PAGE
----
The expression of miR-101 was achieved by transfection of miR-101 mimics or miR-101 inhibitor (Genepharma, Shanghai, China) using Lipofectamine 2000 (Invitrogen). A si-MALAT1 (GeneCopoecia, Guangzhou, China) was used to achieve MALAT1 knockdown. Primers for si-MALAT1 were forward, 5’- TCTAGATTTTTCTTAACAGCT-3’ and reverse, 5’-CTGTTAAGAAAAATCTAGAAA-3’. A pcDNA3.1/SOX9 was used to achieve the overexpression of SOX9, and an anti-SOX9 was used to achieve the knockdown of SOX9 (GeneCopoecia, Guangzhou, China). Cells were plated in 6-well plates or 96-well plates, transfected, incubated for 24 h or 48 h and used for further assays or RNA/protein extraction.

RNA extraction and SYBR green quantitative PCR analysis

Total RNA was extracted from cells using Trizol reagent (Invitrogen, CA, USA) and detected mature miR-101 expressions in cells using a Hairpin-it TM miRNAs qPCR kit (Genepharma, Shanghai, China). Primers for miR-101 were forward, 5’-GGCGTACAGTACTGTGATA-3’. Expression of RNU6B was used as an endogenous control. Primers for RNU6B were forward, 5’-CTCGCTTCGGCAGCACA-3’ and reverse, 5’-AACGCTTCACGAATTTGCGT-3’. MALAT1 expression was measured by SYBR green qPCR assay (Takara, Dalian, China). Primers for MALAT1 were forward, 5’- AAGAAGCCGAAATAAATGAG-3’ and reverse, 5’-AGCCCACAGGAACAAGTC- 3’. Data were processed using 2-ΔΔCT method.

MTT assay

Cell viability was evaluated by modified MTT assay. After cultured for 24 h in 96-well plates (5000 cells per well), cells were transfected with si-MALAT1 or co-transfected with si-MALAT1 and miR-101 inhibitor. Medium with DDP (1, 2, 4, 6, 8, 16, 32, 64, 128 μg/ml) was applied at 24 h post-transfection. 48 h after transfection, 20 μl MTT (at a concentration of 5 mg/ml; Sigma-Aldrich) was added, and the cells were incubated for an additional 4 h in a humidified incubator. 200 μl DMSO was added after the supernatant discarded to dissolve the formazan. OD490 nm value was measured. The viability of the non-treatment cells (control) was defined as 100%, and the viability of cells from all other groups was calculated separately from that of the control group.

BrdU incorporation assay

DNA synthesis in proliferating cells was determined by measuring 5-Bromo-2-deoxyUridine (BrdU) incorporation. BrdU assays were performed at 24 h and 48 h after transfecting A549 and H1299 cells with si-NC or si-MALAT1. After seeding the infected cells in 96-well culture plates at a density of 2 × 103 cells/well, they were cultured for 24 h or 48 h, and incubated with a final concentration of 10 μM BrdU (BD Pharmingen, San Diego, CA, USA) for 2 h to 24 h. When the incubation period ended, the medium was removed, A549 and H1299 cells were fixed for 30 min at RT and incubated with peroxidase-coupled anti-BrdU-antibody (Sigma-Aldrich) for 60 min at RT, washed three times with PBS, incubated with peroxidase substrate (tetramethylbenzidine) for 30 min. The absorbance values were measured at 450 nm. Background BrdU immunofluorescence was determined in cells not exposed to BrdU but stained with the BrdU antibody.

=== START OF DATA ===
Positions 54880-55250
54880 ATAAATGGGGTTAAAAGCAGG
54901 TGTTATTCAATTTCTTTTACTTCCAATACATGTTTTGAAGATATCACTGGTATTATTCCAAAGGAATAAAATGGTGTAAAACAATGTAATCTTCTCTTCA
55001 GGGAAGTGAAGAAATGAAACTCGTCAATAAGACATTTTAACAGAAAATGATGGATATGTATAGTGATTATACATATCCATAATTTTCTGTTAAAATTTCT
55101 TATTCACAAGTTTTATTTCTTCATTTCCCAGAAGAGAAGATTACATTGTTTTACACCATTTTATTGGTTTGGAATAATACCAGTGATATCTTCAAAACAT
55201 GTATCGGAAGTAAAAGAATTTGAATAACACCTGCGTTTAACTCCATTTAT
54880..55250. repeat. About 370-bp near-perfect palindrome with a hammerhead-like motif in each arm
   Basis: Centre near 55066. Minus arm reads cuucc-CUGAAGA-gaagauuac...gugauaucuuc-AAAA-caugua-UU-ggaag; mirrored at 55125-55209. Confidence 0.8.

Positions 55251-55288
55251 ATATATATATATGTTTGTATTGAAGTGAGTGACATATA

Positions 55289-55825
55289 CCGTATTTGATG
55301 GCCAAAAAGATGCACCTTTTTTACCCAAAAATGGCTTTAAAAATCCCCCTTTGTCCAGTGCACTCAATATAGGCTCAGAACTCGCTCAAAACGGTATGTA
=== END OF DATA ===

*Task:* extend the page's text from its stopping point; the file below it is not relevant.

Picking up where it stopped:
Western blot analysis

The expression of SOX9, β-catenin and c-Myc in lung cancer cells was detected by performing immunoblotting. Cultured or transfected cells were lysed in RIPA buffer with 1% PMSF, and loaded protein onto a SDS-PAGE minigel and transferred them onto PVDF membrane, and probed with the following antibodies: SOX9 (1:1000, ab185966, Abcam, MA, USA), β-catenin (1:1000, ab32572, Abcam), c-Myc (1:10000, ab32072, Abcam) and GAPDH (1:1000, ab8245, Abcam) at 4°C overnight, the blots were subsequently incubated with HRP-conjugated secondary antibody (1:5000). ECL Substrates was used to visualize signals (Millipore, MA, USA).